As the story progressed, it grew increasingly complex. While it started out as a simple story about a girl trying to escape horrible persecution, it became rapidly apparent that this element was wrapped around a larger tale of political intrigue, murder and treachery. The author did a fantastic job of gradually revealing this bigger picture as the story progressed. Little hints surfaced throughout the tale which, in hindsight, did pave the way for what was to come but the full impact of the conspiracy was not felt until the final few chapters.

If I do have to criticise something, I would just say that did feel on a couple of occasions that characters withheld information from Rune or Laurentz for no good reason. However the final twist of the story was very satisfying and cast a light on the actions of some of the secondary cast members. In addition to this, the story did end very abruptly. After the climax, the story wrapped up in matter of pages. This was a bit of a shame as I would like to have seen if Rune and Laurentz’s relationship could endure the final revelations. I don’t know if this book is intended to be the first part of a series but I hope that it is. I would love to read what happens next.

All of the characters in the story are fantastically developed, showing many layers and a great degree of character development. Many of the secondary characters have hidden agendas that gradually unfold as the story progresses. These revelations make the characters all the more interesting, as it completely flipped my expectations of them.

The characters of Rune and Laurentz were both incredibly well rounded, both showing a fair share of positive and negative character traits. I felt that Rune’s character came across the strongest, Murgia skilfully showing how torn she is between her desire to stick to her Mutti’s teachings and avoid the temptation for evil that her spectral mother represents. Rune stood out as an incredibly sympathetic character and gradually moved from strength to strength within the tale as she began to accept who she was.

Laurentz was also a very interesting character due to his strong moral compass. Although I did find him to be a bit wet at times (I’ve never been one for love at first sight), his draw to Rune is understandable based on what we learn about him later in the story. I also appreciated the fact that the novel showed that he had a strong desire to do the right thing, even though the thought of witchcraft frightened him. Characters always seem more heroic to me when they act for the greater good even when they are terrified. Laurentz’s backstory was also very sympathetic and I liked the way that the author entwined it with Rune’s – learning how the two of them were connected was one of my favourite developments within the story.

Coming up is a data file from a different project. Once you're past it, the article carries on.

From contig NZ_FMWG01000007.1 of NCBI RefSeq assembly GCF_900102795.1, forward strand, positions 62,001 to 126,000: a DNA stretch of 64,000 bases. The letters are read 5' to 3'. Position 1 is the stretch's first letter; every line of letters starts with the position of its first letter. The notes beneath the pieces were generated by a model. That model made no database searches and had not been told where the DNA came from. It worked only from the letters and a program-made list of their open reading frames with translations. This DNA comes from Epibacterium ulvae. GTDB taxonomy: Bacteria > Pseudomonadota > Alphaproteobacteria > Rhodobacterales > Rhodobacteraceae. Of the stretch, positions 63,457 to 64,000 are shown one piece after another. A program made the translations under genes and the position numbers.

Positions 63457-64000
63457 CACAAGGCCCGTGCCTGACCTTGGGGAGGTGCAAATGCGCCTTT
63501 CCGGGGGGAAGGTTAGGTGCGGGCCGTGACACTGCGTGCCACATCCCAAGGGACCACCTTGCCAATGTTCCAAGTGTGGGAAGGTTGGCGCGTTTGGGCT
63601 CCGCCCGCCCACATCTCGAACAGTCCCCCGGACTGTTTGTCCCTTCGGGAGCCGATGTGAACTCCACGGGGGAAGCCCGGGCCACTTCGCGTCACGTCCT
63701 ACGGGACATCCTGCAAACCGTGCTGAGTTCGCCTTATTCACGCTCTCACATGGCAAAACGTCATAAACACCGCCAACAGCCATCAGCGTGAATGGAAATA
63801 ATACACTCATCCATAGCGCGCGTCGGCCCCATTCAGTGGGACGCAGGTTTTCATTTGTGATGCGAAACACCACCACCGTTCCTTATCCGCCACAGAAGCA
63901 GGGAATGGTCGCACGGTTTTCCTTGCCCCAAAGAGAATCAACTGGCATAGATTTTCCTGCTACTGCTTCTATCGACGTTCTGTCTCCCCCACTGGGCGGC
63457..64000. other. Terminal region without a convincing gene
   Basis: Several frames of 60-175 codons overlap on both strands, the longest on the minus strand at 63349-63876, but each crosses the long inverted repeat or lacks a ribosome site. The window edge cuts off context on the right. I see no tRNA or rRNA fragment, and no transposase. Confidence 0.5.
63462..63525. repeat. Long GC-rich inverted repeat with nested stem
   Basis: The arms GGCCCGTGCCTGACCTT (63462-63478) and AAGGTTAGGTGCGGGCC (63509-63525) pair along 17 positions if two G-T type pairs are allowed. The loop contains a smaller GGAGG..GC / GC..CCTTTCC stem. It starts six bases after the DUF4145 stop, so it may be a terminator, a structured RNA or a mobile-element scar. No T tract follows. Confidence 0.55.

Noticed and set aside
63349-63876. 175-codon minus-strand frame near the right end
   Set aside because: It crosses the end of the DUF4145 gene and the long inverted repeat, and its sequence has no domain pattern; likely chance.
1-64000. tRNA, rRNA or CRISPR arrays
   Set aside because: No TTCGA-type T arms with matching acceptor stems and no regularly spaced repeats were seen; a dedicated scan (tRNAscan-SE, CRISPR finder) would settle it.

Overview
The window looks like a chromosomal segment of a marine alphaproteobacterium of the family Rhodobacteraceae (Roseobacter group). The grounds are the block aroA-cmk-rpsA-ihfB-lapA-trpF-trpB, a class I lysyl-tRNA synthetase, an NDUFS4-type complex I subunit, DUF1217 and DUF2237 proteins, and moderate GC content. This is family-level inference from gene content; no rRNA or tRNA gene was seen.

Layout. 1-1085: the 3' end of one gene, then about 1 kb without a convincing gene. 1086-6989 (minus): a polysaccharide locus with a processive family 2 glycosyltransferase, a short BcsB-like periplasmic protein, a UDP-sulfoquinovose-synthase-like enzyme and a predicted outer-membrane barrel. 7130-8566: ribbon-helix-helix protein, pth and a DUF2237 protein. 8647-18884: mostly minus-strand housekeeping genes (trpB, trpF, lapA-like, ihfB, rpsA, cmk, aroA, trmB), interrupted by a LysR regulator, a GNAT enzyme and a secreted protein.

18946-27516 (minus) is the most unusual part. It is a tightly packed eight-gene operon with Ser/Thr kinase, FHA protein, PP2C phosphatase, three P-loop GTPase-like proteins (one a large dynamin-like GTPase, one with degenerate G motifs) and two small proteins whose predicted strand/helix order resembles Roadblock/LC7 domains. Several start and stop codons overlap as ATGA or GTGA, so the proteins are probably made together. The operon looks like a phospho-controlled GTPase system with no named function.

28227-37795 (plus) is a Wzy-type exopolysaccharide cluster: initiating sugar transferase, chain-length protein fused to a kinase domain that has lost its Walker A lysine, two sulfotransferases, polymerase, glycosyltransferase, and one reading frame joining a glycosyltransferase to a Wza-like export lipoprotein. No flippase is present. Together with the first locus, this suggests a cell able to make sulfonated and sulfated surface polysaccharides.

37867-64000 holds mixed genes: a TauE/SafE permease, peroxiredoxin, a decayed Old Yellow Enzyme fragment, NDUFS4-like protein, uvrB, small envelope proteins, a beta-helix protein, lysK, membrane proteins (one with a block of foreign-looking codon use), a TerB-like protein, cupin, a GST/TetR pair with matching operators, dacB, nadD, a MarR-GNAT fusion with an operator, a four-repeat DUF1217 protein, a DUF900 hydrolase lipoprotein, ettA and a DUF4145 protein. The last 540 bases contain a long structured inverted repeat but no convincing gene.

So what did I think overall? Well, I can honestly say that I thoroughly enjoyed Forest of Whispers. The plot was complex, containing beautiful descriptions and complex twists, and the characters were well rounded and fully developed. Although I did feel that the story ended rather abruptly, I can find very little to criticise about it and would recommend it wholeheartedly to any fan of fantasy stories.

Forest of Whispers can be purchased as a Paperback and eBook on

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5 Comments (+add yours?)

  1. Jennifer Murgia
    Sep 09, 2014 @ 12:59:18

    Thank you so much for this incredible review!


    • Kim
      Sep 09, 2014 @ 13:10:39

      You’re very welcome! It was a fantastic read and I’m very glad that I had the chance to review it. Best of luck with the remainder of your tour!


  2. The Cover Contessa
    Sep 09, 2014 @ 13:13:18

    Terrific review! Thanks so much for sharing!


  3. Trackback: 1st Anniversary! | Arkham Reviews